There was a verdict for the defendant in this action of tort based on injuries received by McKenna, a police sergeant, in a motor vehicle collision. McKenna's attorney filed a motion for a new trial on various grounds including alleged misunderstanding or disregard by the jury of the judge's instructions and jury prejudice against McKenna. The motion was supported by an affidavit of McKenna's counsel concerning a conversation after the verdict with a woman juror in which she revealed (a) jury prejudice against McKenna because he was a police officer, and (b) that she, and perhaps other jurors, had received information, not introduced at trial, about his financial resources. The trial judge, although he stated that he believed the affidavit, denied the motion. There was no error. So far as the motion was based on matter in the judge's charge to which no exception was saved at trial, the motion was without merit. The motion, with respect to alleged general prejudice of jurors against police officers and McKenna, was addressed to the judge's discretion. That discretion was not abused. Hartmann v. Boston Herald-Traveler Corp. 323 Mass. 56 , 61. Pearlin v. Farrell, 356 Mass. 741 . There was no "palpable miscarriage of justice" comparable to that considered in Sharpe, petitioner, 322 Mass. 441 , 445. Our authorities establish that affidavits of jurors, or concerning their noncorrupt conduct, motives, and prejudices (as revealed in their deliberations), if received at all, should be viewed with caution. Murdock v. Sumner, 22 Pick. 156 , 157. Shears v. Metropolitan Transit Authy. 324 Mass. 358 , 361-362. See Wigmore, Evidence (McNaughton rev.) Sections 2349, 2353, 2354; esp. pp. 685, 706-707.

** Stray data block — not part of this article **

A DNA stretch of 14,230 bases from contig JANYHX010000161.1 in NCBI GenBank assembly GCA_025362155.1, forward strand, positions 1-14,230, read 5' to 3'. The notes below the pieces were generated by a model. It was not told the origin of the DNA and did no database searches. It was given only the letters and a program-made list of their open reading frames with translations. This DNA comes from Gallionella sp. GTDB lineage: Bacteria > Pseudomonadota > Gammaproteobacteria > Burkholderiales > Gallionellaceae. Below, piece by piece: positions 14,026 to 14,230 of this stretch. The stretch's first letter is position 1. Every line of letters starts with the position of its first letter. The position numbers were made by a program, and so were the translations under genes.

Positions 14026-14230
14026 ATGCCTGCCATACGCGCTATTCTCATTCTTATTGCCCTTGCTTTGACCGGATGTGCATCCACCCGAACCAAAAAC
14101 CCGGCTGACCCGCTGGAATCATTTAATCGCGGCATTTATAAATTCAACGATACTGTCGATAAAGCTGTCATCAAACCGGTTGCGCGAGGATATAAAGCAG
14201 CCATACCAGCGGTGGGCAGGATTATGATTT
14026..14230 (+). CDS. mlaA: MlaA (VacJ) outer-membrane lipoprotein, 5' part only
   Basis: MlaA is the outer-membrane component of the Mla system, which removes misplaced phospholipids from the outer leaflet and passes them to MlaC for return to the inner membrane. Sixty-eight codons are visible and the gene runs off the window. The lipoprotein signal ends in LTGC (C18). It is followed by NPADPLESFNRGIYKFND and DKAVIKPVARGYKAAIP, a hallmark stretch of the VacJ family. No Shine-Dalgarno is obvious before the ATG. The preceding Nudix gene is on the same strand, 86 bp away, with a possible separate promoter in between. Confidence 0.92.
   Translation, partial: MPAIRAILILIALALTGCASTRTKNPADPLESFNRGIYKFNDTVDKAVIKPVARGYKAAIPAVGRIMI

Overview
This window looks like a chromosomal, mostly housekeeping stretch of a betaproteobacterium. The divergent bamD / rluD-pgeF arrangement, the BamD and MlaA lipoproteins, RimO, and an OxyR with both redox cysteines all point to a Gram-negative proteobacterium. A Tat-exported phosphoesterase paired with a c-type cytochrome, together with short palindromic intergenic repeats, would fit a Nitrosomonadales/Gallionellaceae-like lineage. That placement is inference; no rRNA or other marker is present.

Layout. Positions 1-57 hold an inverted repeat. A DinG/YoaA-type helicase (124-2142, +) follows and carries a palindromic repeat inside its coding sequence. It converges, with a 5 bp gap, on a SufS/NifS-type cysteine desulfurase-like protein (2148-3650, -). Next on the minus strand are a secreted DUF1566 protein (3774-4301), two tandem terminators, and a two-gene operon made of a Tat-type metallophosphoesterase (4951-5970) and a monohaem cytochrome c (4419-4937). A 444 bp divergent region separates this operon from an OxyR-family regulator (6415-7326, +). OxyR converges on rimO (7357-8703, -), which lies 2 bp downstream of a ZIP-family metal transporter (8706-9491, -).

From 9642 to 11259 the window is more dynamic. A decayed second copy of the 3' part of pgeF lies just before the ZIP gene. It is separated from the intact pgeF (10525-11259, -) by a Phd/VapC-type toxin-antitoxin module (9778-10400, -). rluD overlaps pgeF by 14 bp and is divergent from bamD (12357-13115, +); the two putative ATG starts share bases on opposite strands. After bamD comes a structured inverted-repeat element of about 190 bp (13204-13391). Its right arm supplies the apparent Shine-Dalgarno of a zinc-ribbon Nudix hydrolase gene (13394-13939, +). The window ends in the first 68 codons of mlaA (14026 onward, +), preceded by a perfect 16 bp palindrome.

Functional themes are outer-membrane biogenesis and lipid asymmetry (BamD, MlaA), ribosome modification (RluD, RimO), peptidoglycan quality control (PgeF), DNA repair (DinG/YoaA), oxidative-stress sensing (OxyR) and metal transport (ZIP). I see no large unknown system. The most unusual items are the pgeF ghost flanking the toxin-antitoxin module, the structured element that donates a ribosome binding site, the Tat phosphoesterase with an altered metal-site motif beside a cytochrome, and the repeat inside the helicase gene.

The defendant appeals under G. L. c. 278, Sections 33A-33H, from conviction on an indictment charging him with making a battering ram with the intent that it be used to commit the crime of trespass. G. L. c. 266, Section 49. We upheld the indictment on a prior appeal by the Commonwealth. Commonwealth v. Krasner, 358 Mass. 727 . (1) We decline to reconsider that decision. (2) There was no error in the judge's ruling that a juror was not disqualified by virtue of her marriage to a police officer. G. L. c. 234, Section 28. See Commonwealth v. French, 357 Mass. 356 , 400-401. Cf. Commonwealth v. Stewart, 359 Mass. 671 , 677. (3) There was no error in the denial of the defendant's motion for a directed verdict. Trespass to a particular office could be a crime under G. L. c. 266, Section 120, even though the defendant was given lawful access to other parts of the building, and there was evidence from which the jury could infer that the defendant intended that the battering ram made by him be used to
commit the crime of trespass either by unlawful entry or by unlawfully remaining. Commonwealth v. Richardson, 313 Mass. 632 , 637, 640. Commonwealth v. Krasner, 358 Mass. 727 , 731, n. 6. (4) The judge read to the jury sixteen instructions requested by the defendant. Some of those instructions were ambiguous and confusing; arguably some were incomprehensible or inconsistent with each other. The defendant moved for a new trial on the ground that the verdict was contrary to the instructions so given, and now claims that those instructions became the law of the case, citing Tompkins v. Quaker Oats Co. 239 Mass. 147 , 150, Lapp Insulator Co. v. Boston & Maine R.R. 330 Mass. 205 , 211, and Note, 40 Col. L. Rev. 268, 274. The instructions, taken as a whole, were not so confusing as to deny the defendant a fair trial. There was evidence from which, in the language of the instructions, the jury could infer that the defendant specifically intended the battering ram "to be used to break into the president's office," as it was in fact used, that "he also had the intent that it be used to commit the offense of remaining unlawfully," and that "he intended the instrument to be used to commit the offense of unlawfully remaining in a building."